Yes, Chicago has great high-end restaurants, so does NY. But if you go in saying "I challenge you to be as good as NY" you're not going to enjoy yourself. Go somewhere fun, have a good time, forget comparisons - just get good chow. Make sure also to enjoy our low-end cuisine. No visit to NY would be complete without a bagel or a slice of pizza, no visit to Chicago would be complete without a Chicago dog, deep dish pizza, Italian beef... :)
I'm only going to comment on Trotter's vs. Tru. We've been to both places a number of times over the past 5-10 years; Tru wins, hands down. Our first experience at Trotter's was magical; during subsequent visits, we found the "snob factor" to be too much. We just turned ourselves over to the chefs and sommelier. If you have the funds and interest in doing that, do it. If not, I would stick with Tru. Much more down to earth waitstaff, and the food was unparalleled. Either way, you will have a world class dining experience!
neensbbeans, could you clarify the above a little bit?
I'm confused because first you said "Tru wins, hands down". But then in an apparent reference to Trotters you write "We just turned ourselves over to the chefs and sommelier. If you have the funds and interest in doing that, do it. If not, I would stick with Tru."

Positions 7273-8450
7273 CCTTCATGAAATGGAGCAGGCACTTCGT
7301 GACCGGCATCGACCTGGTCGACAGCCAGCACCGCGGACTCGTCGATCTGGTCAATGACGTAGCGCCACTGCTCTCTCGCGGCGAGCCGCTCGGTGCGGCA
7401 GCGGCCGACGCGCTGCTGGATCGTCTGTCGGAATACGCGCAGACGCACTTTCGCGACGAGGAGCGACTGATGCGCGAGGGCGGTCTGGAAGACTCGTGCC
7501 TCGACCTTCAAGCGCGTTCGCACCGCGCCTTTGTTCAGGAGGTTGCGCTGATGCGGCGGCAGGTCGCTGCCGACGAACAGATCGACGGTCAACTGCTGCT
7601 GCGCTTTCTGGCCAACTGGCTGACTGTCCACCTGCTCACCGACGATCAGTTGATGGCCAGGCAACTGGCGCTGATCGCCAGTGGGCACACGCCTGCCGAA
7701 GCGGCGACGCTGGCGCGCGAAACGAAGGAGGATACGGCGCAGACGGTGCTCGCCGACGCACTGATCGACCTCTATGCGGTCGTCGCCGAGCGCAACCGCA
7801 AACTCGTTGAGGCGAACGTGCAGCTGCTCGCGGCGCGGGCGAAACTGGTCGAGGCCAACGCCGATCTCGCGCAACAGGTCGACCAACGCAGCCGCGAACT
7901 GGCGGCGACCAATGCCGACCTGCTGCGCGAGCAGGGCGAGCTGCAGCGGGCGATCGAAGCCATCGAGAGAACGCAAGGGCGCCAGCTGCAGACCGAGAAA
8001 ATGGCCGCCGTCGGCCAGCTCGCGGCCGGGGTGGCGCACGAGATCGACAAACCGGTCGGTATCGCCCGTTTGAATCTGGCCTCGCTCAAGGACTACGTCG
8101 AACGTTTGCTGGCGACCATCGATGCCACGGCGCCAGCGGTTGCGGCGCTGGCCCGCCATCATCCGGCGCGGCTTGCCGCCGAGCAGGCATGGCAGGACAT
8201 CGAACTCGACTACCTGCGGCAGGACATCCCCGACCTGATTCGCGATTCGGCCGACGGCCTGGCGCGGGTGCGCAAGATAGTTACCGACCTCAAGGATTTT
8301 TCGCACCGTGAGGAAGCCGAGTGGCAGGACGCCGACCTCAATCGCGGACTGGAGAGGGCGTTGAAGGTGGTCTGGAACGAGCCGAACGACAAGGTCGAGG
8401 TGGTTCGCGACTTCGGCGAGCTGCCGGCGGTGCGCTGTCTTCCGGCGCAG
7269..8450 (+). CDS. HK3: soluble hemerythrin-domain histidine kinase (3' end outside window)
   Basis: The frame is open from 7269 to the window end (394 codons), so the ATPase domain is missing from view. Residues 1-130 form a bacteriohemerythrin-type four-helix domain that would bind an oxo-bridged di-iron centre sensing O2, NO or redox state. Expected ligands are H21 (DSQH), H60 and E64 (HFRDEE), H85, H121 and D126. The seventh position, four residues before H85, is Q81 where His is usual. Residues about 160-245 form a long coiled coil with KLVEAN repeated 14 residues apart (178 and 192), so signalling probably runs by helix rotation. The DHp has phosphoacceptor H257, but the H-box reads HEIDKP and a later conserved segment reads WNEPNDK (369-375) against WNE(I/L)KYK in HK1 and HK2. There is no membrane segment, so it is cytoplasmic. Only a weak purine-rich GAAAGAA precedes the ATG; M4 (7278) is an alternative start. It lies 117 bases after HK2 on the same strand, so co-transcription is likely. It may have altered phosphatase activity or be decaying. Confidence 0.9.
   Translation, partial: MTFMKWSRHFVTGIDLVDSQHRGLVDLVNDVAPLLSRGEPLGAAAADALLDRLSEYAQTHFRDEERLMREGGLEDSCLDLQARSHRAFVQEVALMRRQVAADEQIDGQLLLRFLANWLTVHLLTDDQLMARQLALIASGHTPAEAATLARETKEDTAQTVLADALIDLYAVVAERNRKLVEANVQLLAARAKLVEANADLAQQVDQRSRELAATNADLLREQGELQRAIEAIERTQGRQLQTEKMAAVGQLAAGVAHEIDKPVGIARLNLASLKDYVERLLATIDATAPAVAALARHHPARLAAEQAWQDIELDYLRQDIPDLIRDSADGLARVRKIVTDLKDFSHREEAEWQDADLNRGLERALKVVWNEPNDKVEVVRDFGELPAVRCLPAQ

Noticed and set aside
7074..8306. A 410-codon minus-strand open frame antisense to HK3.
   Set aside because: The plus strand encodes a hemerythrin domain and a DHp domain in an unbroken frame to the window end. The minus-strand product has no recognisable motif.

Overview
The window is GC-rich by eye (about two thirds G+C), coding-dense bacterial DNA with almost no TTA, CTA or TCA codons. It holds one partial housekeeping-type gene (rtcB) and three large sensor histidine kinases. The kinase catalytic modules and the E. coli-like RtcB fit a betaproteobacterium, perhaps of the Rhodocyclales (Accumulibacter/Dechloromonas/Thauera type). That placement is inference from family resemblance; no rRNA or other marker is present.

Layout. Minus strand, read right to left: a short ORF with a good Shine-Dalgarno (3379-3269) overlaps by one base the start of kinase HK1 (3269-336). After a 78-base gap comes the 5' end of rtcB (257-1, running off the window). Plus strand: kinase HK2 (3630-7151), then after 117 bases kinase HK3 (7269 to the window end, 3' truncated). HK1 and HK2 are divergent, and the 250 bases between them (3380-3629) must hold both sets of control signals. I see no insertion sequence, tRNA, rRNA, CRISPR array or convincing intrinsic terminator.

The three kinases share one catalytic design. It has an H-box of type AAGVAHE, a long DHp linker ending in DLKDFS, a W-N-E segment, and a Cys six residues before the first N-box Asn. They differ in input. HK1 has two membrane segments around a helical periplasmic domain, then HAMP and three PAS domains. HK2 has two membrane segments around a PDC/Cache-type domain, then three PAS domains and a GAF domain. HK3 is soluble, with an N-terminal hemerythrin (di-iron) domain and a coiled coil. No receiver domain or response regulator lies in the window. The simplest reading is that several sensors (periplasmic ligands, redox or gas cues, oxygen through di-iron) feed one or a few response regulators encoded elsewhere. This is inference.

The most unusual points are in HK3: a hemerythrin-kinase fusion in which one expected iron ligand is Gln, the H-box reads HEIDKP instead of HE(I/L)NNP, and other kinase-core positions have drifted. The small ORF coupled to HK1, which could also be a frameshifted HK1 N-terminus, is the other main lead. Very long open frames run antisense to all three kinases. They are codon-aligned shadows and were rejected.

I think the latter quote leaves the impression that the price of a dinner at Trotters is related to whether or not you leave yourself in the hands of the chef, and that your recommendation of Trotters vs. Tru depends on whether you leave yourself in the chefs' hands. As you know, the price is fixed (though it depends on which of the four fixed price menus you choose). You can of course make requests of the kitchen, which they will generally accomodate.
Trotters' service clearly evolks different responses from different people. Like you, some people find it quite stiff, or less charitably, snobby. My experience has always been the opposite. The staff is formal and precise, but I've always been able to have a great conversation with servers about the food, the restaurants, etc in a very friendly manner.
In any case, you are absolutely right that either way, you can't go wrong.
Alinea is extroadinary in the true sense of that word. It's a once in a lifetime experience and I mean that literally as well. Every dish is thought out completely and is a revelation, but I am a down to earth food person and the whole "molecular" Alinea experience is a bit like the "Emperor's New Clothes" for my particular tastes. I am headed back to Chicago tonight and have written down all the alternatives and hope to find that delicate balance of "gourmet" without out being too over the top. Just great food served simply and honestly.
If you are "in the business" then Moto or Alinea. Avenues is a great but less entertaining restaurant. Moto is far more cerebral and Alinea is more refined. One can have a less than satisfactory experience at Trotters. I prefer Tru over Trotters as well. Laurent Gras will only widen that gap.
I wouldn't rule out North Pond either. A little off the beaten path, it's a sublime spot on a lake in Lincoln park with top-notch food sans attitude.